Fake News

We’ve all heard about “fake news” this year. It’s typically a left-right issue, one side accusing the other of inventing stories whole or slanting the reporting to present a particular point of view in a better light.

As a former newspaper journalist, I don’t believe that many totally falsified stories make national news. Typically, they are easy to spot and published either in personal rants online — “Trump a Paid Agent of Russia!” — or in tabloid publications like the National Enquirer — “Elvis Alive and Well, Living in Penthouse on Mars!” Typically, but not always.

Sometimes fake news is difficult to spot, especially when it is offered by traditional media. NBC News, for example, reported that “Trump cites non-existent Sweden attack.” In fact, he never actually claimed there was a terrorist attack in Sweden, though there have been. My President simply related that Sweden has problems because their pathetically pacifist liberal [my personal rant] government has recently taken in an outlandish number of Muslim immigrants. Sweden is a 95% Protestant Christian nation … now with a 5% Muslim minority. (A few days after Trump’s prophetic Tweet, Muslim riots were extraordinarily disruptive and destructive in Sweden.)

Even in our current political environment, most reporters want to “get it right,” but they work for organizations that are financially struggling (hence “if it bleeds, it leads” — sensationalism sells) and are employed by owners who have definite political agendas, most often left-of-center, and who make large politically correct financial donations.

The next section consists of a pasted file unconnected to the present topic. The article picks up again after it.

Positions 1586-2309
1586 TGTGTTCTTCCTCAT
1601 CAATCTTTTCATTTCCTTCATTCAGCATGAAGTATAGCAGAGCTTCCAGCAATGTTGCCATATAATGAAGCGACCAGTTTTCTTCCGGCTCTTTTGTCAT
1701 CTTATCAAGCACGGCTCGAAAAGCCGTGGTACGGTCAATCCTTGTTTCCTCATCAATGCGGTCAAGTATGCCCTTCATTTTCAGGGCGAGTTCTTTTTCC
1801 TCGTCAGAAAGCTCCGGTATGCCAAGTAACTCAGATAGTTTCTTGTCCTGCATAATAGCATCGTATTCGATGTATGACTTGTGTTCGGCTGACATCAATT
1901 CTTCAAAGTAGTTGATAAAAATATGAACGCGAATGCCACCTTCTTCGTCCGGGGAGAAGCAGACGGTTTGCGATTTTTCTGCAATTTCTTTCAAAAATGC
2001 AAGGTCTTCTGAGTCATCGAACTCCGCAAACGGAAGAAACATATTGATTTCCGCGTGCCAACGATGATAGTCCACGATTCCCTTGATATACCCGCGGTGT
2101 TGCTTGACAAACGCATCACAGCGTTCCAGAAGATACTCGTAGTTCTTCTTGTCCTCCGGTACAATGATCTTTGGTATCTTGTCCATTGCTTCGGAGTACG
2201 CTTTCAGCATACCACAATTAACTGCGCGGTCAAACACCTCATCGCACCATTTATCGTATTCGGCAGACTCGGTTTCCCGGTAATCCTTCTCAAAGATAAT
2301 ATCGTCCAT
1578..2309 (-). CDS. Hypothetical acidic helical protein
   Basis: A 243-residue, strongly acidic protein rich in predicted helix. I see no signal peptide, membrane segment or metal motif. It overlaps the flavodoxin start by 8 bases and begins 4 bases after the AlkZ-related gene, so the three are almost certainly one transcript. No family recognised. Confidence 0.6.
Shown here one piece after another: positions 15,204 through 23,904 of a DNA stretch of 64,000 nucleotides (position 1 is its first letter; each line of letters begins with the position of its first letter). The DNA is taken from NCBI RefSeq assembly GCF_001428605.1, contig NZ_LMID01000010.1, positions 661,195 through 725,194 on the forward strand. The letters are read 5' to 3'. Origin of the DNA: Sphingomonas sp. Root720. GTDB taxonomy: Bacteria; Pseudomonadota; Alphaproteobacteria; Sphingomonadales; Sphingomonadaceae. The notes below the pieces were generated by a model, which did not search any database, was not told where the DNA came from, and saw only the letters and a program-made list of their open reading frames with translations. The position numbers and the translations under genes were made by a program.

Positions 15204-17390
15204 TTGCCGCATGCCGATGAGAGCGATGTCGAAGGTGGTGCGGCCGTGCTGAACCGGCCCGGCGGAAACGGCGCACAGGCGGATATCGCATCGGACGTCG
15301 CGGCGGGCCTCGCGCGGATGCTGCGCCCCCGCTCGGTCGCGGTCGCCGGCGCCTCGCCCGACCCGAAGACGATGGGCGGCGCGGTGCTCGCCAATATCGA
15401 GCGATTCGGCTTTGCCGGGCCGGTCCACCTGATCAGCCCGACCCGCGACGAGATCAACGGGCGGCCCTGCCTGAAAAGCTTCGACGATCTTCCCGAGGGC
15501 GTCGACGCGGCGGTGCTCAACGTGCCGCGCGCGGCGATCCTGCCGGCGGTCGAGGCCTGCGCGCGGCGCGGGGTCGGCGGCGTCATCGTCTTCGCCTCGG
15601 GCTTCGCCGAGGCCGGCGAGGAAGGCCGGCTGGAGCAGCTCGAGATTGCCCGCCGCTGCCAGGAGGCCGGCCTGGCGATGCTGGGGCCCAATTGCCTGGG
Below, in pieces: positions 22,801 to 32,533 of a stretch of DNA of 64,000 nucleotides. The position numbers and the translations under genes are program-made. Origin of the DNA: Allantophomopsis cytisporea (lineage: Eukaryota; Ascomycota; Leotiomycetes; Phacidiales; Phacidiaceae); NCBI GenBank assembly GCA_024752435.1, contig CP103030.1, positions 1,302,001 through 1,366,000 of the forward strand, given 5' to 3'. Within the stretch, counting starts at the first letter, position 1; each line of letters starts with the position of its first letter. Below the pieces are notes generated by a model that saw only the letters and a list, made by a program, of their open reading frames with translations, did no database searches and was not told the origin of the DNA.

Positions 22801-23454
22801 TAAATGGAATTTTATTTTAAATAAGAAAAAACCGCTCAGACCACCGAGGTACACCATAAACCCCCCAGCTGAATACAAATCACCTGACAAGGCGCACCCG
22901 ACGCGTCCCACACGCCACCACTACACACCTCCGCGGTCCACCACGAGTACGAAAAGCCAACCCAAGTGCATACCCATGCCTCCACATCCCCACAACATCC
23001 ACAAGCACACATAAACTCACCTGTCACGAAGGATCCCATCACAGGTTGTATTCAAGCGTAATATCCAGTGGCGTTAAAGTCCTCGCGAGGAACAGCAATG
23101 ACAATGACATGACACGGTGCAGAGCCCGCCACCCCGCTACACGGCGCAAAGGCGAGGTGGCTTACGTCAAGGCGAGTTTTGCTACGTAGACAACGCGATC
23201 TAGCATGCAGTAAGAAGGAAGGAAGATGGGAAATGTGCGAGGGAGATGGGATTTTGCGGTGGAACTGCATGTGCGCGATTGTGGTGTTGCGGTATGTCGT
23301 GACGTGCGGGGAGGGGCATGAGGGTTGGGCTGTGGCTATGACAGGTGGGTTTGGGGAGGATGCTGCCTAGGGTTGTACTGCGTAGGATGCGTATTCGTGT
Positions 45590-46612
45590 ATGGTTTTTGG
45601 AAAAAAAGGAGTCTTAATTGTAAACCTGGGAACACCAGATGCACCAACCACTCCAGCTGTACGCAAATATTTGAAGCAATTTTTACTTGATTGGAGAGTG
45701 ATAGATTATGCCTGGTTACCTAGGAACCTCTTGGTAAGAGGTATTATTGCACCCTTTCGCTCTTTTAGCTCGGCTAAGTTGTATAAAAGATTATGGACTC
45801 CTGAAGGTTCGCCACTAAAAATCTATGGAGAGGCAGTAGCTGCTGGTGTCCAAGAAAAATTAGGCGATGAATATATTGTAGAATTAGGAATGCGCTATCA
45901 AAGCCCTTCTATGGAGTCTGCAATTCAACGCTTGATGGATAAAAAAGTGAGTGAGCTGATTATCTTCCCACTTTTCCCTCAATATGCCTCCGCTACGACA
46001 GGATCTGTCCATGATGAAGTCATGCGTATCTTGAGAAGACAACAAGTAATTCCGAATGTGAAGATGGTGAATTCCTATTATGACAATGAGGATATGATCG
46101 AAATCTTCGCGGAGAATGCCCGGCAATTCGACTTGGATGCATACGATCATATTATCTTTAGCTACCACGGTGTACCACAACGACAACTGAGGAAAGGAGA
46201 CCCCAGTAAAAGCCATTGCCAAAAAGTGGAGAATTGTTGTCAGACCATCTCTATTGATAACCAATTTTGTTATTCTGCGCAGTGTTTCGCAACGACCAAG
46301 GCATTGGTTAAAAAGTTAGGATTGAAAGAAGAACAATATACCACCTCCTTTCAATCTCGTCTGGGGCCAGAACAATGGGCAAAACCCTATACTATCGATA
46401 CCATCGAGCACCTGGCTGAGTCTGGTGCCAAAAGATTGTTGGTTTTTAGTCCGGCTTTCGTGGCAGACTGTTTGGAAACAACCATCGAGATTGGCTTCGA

When I read or listen to news reports now, what I most realize is that the choice of words is carefully orchestrated not to offend or lie outright, but to veer slightly to the left. A good example is calling criminals “dreamers.” The continuous drip of this egregious term has a cumulative and corrosive effect.

We must make a distinction between opinion pieces — sometimes called “op-ed,” an opinion presented as an editorial which thus represents an institution — and so-called hard news. Everyone has an opinion and most people readily express theirs (though the older I get the more I realize it’s usually smarter to keep my opinion to myself).

So here’s an example of a fake news item I recently received from Breitbart News, headlined “Special Message: Forget Guns … Carry This Instead.” The email was seductively addressed as “Dear Patriot:”


How would you like to be a tester for my new ultra-bright tactical flashlight? It’s free (just pay S&H)…

This thing is AMAZING … and I guarantee you won’t find a better deal anywhere. (Does it get any better than FREE?) Grab yours before they’re gone.

There’s just one catch … This is a limited run and I only have a couple dozen units for my hand-picked testers (that’s YOU).

I know you probably have a favorite flashlight already, one that you have at the ready in case of an emergency or self-defense situation. But this TTB500 Tactical is FREE to my testers, so why not!?

 All you have to do to get started is click the link below and you’ll have it shipped out to you in no time.


An Internet link in the above email took me to MyCrisisGear.com and the flashlight cost $6.95 for “shipping and handling.” A photo at that site shows a woman’s hand hitting a grimacing assailant in the forehead with the light.

I’m thinking the light may be worth $6.95, but remember caveat emptor, let the buyer beware. Does anyone in their right mind really believe that a light powered by one AA battery could or should cause you to “Forget Guns”?

Fake news or just an example of advertising in America? Certainly a fake news headline, a misleading headline … and from our friends at Breitbart News.

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